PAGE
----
Thursday, May 28, 2009

The spirituality of creativity, part 3: Takeaways

Photo by alicepopkorn

Oh good, you came back! Let's wrap up this informal series on the spirituality of creativity (parts one and two here), because I'm sure you have many wonderfully creative endeavors to attend to.

So we've look at the underlying fundamentals of creativity's connection to spirituality. We've explored the four spiritual gifts that derive from following your creative instincts. But now what? Where do we go/create from here? Here are some of my takeaways:

Item #1: No time like the present!

Fr. Ryan geared his talk to the midlife crowd, with constant references to the second half of life, career changes, and the like. I got the sense from the other attendees -- all over 50 -- that they were living with some regret about just discovering their creative sides now.

As the only twenty-something in the room, and one who recently recommitted to her creative destiny, I had to ask: Doesn't this apply to everyone? (Yes.) And if so, why wait? (Don't.)

Creativity will not come to you fully formed. You have to practice it, nurture it, and live with it to really reap the benefits. So, my thinking is, don't delay. Give yourself as much time as possible to relish that process.

Item #2: Define creativity for yourself, as well as its terms of "art."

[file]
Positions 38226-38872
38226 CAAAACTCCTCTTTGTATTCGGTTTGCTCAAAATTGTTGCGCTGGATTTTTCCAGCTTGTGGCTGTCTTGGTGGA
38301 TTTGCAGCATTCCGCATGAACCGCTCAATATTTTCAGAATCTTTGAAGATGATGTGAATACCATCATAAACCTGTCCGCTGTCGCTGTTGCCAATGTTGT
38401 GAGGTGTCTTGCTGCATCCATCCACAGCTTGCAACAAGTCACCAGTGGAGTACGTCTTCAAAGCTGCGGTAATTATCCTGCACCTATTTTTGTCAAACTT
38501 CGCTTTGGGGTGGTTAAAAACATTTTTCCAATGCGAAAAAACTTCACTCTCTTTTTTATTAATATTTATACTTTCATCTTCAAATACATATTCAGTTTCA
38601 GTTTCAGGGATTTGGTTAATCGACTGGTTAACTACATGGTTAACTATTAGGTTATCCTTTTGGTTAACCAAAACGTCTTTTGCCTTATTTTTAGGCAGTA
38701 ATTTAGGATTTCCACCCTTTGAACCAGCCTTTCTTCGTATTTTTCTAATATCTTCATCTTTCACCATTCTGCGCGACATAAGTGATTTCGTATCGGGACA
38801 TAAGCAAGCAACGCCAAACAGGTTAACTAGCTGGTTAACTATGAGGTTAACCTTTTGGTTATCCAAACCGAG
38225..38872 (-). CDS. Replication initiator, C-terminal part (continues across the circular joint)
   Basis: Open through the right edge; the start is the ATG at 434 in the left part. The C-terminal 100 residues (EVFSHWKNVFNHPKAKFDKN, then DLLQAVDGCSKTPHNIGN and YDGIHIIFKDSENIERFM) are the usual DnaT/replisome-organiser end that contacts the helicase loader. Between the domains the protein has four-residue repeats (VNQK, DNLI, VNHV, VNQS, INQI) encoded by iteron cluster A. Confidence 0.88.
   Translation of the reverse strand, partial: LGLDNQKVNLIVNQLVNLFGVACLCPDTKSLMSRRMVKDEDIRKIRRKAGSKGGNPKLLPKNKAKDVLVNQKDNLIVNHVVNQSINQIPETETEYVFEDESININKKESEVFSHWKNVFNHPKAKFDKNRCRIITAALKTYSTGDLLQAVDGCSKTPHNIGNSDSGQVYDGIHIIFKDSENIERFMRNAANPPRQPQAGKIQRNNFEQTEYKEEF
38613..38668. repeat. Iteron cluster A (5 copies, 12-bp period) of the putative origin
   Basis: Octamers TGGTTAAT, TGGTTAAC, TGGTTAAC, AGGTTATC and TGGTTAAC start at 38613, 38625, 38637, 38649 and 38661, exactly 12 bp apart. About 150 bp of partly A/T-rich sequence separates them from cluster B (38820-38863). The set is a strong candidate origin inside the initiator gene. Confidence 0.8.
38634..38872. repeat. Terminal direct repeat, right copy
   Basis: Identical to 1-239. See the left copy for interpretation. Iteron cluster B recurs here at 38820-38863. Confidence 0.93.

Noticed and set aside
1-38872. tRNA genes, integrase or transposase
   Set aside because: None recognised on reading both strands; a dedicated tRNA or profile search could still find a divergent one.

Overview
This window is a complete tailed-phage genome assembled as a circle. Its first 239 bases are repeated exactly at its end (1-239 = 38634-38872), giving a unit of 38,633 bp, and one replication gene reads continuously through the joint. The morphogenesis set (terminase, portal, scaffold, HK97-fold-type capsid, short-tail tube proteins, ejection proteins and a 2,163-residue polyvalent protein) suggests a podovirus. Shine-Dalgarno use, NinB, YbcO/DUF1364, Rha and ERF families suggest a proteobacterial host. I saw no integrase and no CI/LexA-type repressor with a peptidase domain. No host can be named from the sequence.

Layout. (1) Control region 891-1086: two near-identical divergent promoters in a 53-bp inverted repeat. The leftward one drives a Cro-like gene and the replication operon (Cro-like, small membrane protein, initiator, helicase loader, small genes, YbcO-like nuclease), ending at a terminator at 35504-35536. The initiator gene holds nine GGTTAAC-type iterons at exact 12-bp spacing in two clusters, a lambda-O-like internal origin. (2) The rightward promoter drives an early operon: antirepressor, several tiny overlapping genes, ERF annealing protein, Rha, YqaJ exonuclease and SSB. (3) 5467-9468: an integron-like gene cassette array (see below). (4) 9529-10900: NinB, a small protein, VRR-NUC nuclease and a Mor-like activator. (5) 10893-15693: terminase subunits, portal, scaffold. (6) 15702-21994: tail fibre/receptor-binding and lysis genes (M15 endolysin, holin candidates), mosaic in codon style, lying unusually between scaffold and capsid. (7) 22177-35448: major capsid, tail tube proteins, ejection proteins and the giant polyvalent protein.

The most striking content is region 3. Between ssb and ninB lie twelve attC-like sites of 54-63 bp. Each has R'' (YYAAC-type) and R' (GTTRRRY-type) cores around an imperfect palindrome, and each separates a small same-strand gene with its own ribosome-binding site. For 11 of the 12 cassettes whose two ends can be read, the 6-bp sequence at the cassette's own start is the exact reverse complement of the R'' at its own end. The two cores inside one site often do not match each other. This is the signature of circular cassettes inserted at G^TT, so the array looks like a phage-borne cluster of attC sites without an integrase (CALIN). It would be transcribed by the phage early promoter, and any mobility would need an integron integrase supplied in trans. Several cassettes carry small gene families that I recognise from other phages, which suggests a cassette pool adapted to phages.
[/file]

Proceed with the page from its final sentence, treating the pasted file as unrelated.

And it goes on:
In this series, I've tended to use arts such as poetry or writing as examples of creative fruit. And that's all they are -- examples -- shared through the lens of my arts-centric experiences.

Because as Fr. Ryan pointed out multiple times in his talk, creativity knows no boundaries of skill sets, job functions, interests, etc. Your creativity could manifest in an improved process, smoother logistics, fruitful garden, or elegant equations, just as it could in a cello composition or photography.

Remember, creativity is the ability to see new possibilities in set ways of doing things. Do you have the vision?

Item #3: Water the spiritual roots of creativity.

This series was about creativity AND spirituality, after all, so let's leave on a prayerful note.

I'm a pretty major hypocrite on this point, because my prayer life isn't where it could be. But I encountered two things -- one idea, one piece -- that might provide a good starting point for reflecting on creation.

Fr. Ryan suggested the first idea when he brought up examens, the Jesuit tradition of daily examinations of consciousness as a way to prayer.

When you're praying about or over your day, ask God, "Where was I surprised today? Where did I see evidence of Your creativity?" This helps to draw the connection between the Creator, the act of creating, and what's created in your own life.

The second prayer supplement is this prayer -- entitled "The Brooding Spirit" -- from Fr. Ed Hays, blogger and poet for the National Catholic Reporter. Fr. Hays has lots of intriguing poems and reflections on his blog, but I was particularly struck by the last stanza of "The Brooding Spirit":
Then, spill forth from the very center of me
God's wildest dreams and fantasies,
heaven's highest hopes for my day and times,
as you again recreate this old, weary world.

There it is -- the link between God's recreation and our imaginations, the input and output, and the infinite cycle of inspired creativity -- captured in no less than a poem. Fitting, don't you think?

So that's all I have to say (right now) about spirituality and creativity. Now I want to hear from you. How do you experience creativity? How do you foster it? What are your beliefs or perceptions about its spiritual origins or links? Please share in the comments -- and thanks so much for reading!

No comments:

Post a Comment